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Juan Tizol: His Caravan Through Life and American Culture

Tomas Pena By

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Juan Tizol—His Caravan Through Life and American Culture
Basilio Serrano
Pages
ISBN: #978-14691-8166
Xlibris
2012

Basilio Serrano is a seasoned educator, historian and a person who is all too familiar with the plight of Puerto Ricans whose contributions to jazz have been ignored or forgotten. In 2000 he wrote a series of articles on Juan Tizol's cross-cultural collaborations with Duke Ellington, Harry James and other nationally known orchestras. In addition he has written articles about Boricua Pioneers in Latin Jazz, Puerto Rican Musicians of the Harlem Renaissance and essays on pianist Noro Morales, actress Miriam Colon and political activist Lolita Lebron among others. In the opening pages of the book Serrano makes it clear that his purpose in writing the book was to set the record straight and give credit where credit is due.

During a recent Q&A with Serrano I asked him why he chose to write about Juan Tizol. "I chose Tizol because when he arrived in the U.S from Puerto Rico he spoke no English and was not familiar with American culture. Tizol knew little of jazz, and he played an unusual instrument that was considered more suitable for marching bands than orchestra ensembles. Many would say that Tizol had three strikes against him, if not four," said Serrano, "yet despite the odds, he went on to have an extremely successful life in music."

Juan Tizol hails from Vega Baja, Puerto Rico where he grew up in a musical environment. His first instrument was the violin however he switched to the valve trombone at an early age. In large part he received his musical training from his uncle, Manuel Tizol, who was the director of the municipal band and symphony in San Juan however he also gained experience by playing local operas, ballets and dance bands. Ironically, Tizol came to the U.S. as a stowaway aboard a ship that was bound for Washington, D.C., where he set up residence, established himself at The Howard Theater and played for touring shows and silent movies. It was at the Howard Theater that Tizol and Duke Ellington crossed paths.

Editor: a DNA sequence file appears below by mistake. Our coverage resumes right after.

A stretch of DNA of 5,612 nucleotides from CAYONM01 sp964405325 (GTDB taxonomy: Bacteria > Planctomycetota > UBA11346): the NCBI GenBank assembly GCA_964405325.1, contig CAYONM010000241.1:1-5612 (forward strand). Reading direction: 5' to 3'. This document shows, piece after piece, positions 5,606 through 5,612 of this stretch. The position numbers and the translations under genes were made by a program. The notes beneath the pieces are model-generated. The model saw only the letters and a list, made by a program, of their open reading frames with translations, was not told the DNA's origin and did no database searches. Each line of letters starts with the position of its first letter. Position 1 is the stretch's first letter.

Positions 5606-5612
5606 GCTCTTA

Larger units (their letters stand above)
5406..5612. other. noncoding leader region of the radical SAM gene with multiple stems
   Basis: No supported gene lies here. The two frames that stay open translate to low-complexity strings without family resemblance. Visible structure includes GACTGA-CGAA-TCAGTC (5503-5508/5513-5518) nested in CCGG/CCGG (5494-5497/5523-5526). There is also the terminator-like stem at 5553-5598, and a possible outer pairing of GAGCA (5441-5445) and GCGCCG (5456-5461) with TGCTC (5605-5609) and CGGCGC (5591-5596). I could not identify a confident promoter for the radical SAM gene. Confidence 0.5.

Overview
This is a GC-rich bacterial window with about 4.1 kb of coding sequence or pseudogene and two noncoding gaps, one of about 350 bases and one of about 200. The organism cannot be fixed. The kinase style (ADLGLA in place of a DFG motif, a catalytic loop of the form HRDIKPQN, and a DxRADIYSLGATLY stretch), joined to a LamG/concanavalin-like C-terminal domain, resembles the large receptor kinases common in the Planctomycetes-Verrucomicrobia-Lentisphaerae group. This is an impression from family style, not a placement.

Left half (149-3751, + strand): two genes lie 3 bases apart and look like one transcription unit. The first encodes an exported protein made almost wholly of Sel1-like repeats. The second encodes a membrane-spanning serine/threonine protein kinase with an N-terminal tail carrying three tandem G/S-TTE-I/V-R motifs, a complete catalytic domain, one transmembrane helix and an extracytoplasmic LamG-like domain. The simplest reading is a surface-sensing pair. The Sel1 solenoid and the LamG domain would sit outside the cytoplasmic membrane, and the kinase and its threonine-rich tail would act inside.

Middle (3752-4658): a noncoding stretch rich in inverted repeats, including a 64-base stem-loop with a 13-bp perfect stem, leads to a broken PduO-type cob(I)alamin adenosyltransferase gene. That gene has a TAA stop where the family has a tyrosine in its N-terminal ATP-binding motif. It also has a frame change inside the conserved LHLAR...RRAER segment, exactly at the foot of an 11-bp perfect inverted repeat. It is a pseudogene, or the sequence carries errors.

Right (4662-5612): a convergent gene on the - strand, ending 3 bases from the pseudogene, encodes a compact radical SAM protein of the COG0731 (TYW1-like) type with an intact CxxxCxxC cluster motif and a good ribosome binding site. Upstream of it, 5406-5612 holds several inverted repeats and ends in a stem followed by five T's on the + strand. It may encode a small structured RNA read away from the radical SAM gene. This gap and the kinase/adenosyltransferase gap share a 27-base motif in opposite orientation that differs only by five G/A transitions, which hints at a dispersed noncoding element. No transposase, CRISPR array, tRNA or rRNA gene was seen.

Tizol is best remembered as a member of the Duke Ellington Orchestra however he was also a consummate musician, sight reader, composer, arranger and transcriber. In addition, he was the first significant musician to use the valve trombone in a jazz setting, which added a new dimension to Ellington's sound. Tizol is also responsible for incorporating Latin influences into Ellington's repertoire with compositions such as Moonlight Fiesta, Caravan and Perdido among others. As a senior member of Ellington's orchestra Tizol was also responsible for rehearsing and integrating new musicians into the band during Ellington's absence. In his autobiography, Music is My Mistress (Da Capo Press, 1976) Ellington describes Tizol as "A tremendous asset to our band, a very big man, a very unselfish man and one of the finest musicians I've ever known."

Tizol was also a racial trailblazer who paved the way for the next generation of Latin musicians. During his lifetime Tizol endured was forced to endure the indignity of being described as, a "blob of sour crème in a black bowl of caviar," was forced to adhere to color codes and blackening his face for the films Black and Tan (1929) and Check and Double Check (1930s). The fact that Tizol made a conscious choice to work with primarily black jazz orchestra's, an African American, Rosebud Tizol Brown and lived in an African American community during a time when racial inequities were rampant, which speaks volumes about his moral fiber. When the Duke Ellington Orchestra toured the Southern states and restaurant's refused to serve his band mates Tizol's typical response was, "If you don't serve them, you don't serve me." Ironically, some of his detractors accused him of "trying to pass for black."

One of the most compelling sections of the book is titled, The Progenitor of Latin Jazz: Trombonist Extraordinaire. The chapter raises a number of questions about Tizol's role in the development of Latin jazz. Prior to reading Serrano's book I shared the opinion that Mario Bauza's Tanga was the first Afro Cuban jazz recording. Now, I am not quite so sure. "Tizol is often credited as a pioneer of Latin jazz," says Serrano, "however credit is denied to the roles played by he, and Duke Ellington in the development of the Latin jazz genre. For example the classic tune, Caravan, which contains elements of Latin rhythms and jazz, was recorded eight years prior to Tanga." And that's just one example. In the end, Serrano chose the term, Progenitor of Latin jazz, because when it comes to the Big Band music of the 1930s, Tizol experimented with Latin rhythms and jazz most often.

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